Constrained Centered Layout and Theming Flutter
(Oct 26, 2021)
In this article, I discuss challenges with the web center constrained layout in Flutter. I provide an introduction and an example of how-to theme Flutter applications.
Why Another Theming Example?
The “right”, or at least easy way to effectively theme a Flutter application is a bit confusing and frustration point for many new, and even seasoned Flutter developers. I recently came across this issue report and question. It inspired me to rework this Tweet thread I did about it earlier, to a Gist comment doc, just to answer the question. And now also to this easier to read and better formatted article, that also elaborates further on several points.
The example in this article can be run and tested in DartPad here, and its source code is available in a GIST here.
The Challenge: Constrained Center Layout
In this Tweet FlutterDev course producer and Flutter connoisseur Andrea Bizzotto shows us how to make a typical web like layout in Flutter.
A layout that is centered and width constrained. This keeps a reasonable max column width on the content, also on very wide screens. This makes the content easier to read, since it never expands to fill the max width of typically very wide desktop screens.
A solution, where wrapping child content like this, is presented by Andrea:
Shown Web style constrained center layout.
This works well and produces the desired result in the example. But what happens if we use this approach with scrolling content?
What is wrong with the above solution?
Let us test how the setup presented by Andrea works with scrolling content. To do so, we keep Andrea’s nice login card and add a bunch of other things to it, and put it all in a scrolling view. When we do so, we get this:
Scrollbars next to centered content!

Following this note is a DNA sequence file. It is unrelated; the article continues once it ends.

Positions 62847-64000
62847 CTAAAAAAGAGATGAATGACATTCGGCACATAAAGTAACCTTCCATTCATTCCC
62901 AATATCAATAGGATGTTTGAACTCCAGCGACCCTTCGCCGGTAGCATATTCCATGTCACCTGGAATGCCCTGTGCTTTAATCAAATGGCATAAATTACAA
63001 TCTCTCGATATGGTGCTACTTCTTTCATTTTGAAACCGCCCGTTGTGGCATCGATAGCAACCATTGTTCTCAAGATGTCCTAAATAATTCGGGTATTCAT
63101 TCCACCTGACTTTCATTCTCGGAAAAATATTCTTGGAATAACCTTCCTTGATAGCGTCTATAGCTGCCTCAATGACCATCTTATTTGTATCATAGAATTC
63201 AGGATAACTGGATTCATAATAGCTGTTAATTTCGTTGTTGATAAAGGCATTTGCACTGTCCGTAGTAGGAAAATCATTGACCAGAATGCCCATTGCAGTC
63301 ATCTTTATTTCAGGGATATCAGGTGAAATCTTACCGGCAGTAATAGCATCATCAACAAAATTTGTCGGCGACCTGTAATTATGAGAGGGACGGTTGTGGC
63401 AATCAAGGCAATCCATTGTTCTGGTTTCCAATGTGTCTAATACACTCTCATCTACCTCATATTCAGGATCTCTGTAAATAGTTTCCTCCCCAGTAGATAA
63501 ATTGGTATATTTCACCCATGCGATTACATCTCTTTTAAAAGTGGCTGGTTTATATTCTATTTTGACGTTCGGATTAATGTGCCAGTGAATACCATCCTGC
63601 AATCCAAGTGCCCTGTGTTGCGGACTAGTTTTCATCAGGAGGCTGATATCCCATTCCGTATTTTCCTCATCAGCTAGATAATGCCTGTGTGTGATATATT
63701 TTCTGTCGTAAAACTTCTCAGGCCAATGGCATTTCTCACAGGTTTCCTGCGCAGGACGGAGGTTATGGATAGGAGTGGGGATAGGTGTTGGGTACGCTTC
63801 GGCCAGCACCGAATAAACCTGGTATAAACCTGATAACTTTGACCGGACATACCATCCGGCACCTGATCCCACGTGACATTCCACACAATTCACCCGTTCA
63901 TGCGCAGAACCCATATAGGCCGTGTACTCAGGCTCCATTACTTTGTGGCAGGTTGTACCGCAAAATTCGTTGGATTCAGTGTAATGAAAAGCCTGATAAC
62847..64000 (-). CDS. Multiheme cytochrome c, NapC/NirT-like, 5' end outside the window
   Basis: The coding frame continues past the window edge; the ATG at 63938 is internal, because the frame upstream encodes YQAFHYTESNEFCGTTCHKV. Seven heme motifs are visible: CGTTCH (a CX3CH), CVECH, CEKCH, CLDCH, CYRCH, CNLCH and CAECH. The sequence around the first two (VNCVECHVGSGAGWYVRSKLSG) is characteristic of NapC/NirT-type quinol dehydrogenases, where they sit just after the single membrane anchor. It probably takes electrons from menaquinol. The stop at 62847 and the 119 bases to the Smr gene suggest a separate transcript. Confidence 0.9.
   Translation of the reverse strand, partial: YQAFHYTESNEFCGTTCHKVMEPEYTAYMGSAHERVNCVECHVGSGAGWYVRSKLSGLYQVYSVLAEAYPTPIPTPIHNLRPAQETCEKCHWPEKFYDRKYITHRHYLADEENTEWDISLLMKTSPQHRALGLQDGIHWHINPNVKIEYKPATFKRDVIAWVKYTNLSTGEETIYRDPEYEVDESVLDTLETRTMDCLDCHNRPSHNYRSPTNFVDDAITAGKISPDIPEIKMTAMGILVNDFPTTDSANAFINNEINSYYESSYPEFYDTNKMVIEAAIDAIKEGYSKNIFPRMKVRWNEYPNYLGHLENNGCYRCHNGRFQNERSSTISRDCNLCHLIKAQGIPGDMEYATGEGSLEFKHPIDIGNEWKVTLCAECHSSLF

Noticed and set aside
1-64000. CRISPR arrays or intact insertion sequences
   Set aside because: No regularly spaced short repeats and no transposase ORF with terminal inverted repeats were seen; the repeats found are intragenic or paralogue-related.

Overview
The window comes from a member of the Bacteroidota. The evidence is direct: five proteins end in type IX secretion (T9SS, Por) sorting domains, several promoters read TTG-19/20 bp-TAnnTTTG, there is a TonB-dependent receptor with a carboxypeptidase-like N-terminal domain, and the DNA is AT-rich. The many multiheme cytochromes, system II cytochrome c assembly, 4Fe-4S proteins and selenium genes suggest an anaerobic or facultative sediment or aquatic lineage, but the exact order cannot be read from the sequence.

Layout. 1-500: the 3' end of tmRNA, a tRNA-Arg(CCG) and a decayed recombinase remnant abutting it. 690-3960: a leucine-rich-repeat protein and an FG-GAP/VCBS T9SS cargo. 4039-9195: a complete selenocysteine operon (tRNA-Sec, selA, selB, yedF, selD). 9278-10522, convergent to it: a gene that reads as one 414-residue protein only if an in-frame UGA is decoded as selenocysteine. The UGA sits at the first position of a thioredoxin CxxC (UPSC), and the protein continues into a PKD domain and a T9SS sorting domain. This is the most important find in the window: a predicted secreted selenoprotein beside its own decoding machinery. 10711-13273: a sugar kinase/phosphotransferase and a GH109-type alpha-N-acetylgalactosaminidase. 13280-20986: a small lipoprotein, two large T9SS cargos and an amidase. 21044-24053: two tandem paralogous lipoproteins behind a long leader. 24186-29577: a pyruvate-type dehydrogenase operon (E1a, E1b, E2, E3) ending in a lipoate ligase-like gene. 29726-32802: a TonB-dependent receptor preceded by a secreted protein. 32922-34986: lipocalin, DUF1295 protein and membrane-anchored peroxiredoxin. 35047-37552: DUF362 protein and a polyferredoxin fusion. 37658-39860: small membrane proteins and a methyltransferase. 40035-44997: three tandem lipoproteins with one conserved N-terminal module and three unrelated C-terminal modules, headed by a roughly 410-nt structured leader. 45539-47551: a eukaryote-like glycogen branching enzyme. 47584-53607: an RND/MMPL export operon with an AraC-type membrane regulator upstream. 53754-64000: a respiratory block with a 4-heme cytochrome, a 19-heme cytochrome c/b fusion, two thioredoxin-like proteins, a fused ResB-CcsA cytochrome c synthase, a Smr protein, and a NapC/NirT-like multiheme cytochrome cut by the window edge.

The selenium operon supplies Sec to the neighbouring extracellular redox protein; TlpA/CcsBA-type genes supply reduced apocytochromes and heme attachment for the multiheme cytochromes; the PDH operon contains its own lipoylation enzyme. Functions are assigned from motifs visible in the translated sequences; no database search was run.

As shown, we got scrollbars next to the body content. That is not so nice, they don’t belong there, they should be next to the end side of the screen.
How do we fix this?
In this example we start with the same setup, but use a
Padding, that gets their configuration via properties that have defaults. We loose the extra
Card. We make it more generic and leave it to parent widget to decide if it wants to be in a
Card or not.
Here is our new starting point. It also produces the same result, concerning the not desired content-centered scrollbars.
Alternative starting point.
This is actually very simple to fix. We disable the scrollbars for the child and put our own
Scrollbar outside of the
Moving scrollbars to the edge.
We also assigned a
Scrollbar. This controller may, when needed, be passed in from the parent, where it is created and connected to the actual scrolling view.
/// Optional scroll controller for the constrained page body. /// /// If you use a scrolling view as child to the page body, that needs a /// scroll controller, we need to use the same controller here too. /// /// If null, a default controller is used. final ScrollController? controller;
This seems to work OK, right? The scrollbars are now on the edge, so that is good and as it should be. Done? Not quite.
Scrollbars now next to view end side, but…
There is an issue with this solution. If you touch or mouse-wheel scroll from the expanding margins that do not contain any content, the content does not scroll.
Web pages, using this layout, do not behave this way. They do scroll from the empty margins too. It is poor UX that it does not do so here as well.
Do you have a simple fix for this? Have you solved this layout problem in Flutter? Do you already have the perfect solution for it? If you do, please let me know.
I have not seen a good simple solution for it yet. I admit I only looked at the issue briefly once. There might be a simple solution, or it might actually need a lower level custom layout to be solvable effectively. I do plan to look into eventually when I really must have a solution for it. However, I’m putting on hold looking into further for now.
Next, let’s dissect this example app further. It also contains many other fascinating goodies.
The HomePage in this Demo
HomePage has these interesting features:
- The constrained body via
- Having a
- We can toggle theme mode with the
- See theme colors via
- And yes, Andrea’s mock sign-in card is there too.
Parts of the example HomePage.
The slivers have been written about in many other blog posts in great detail. We will skip that part here, but let’s dig deeper into the theme.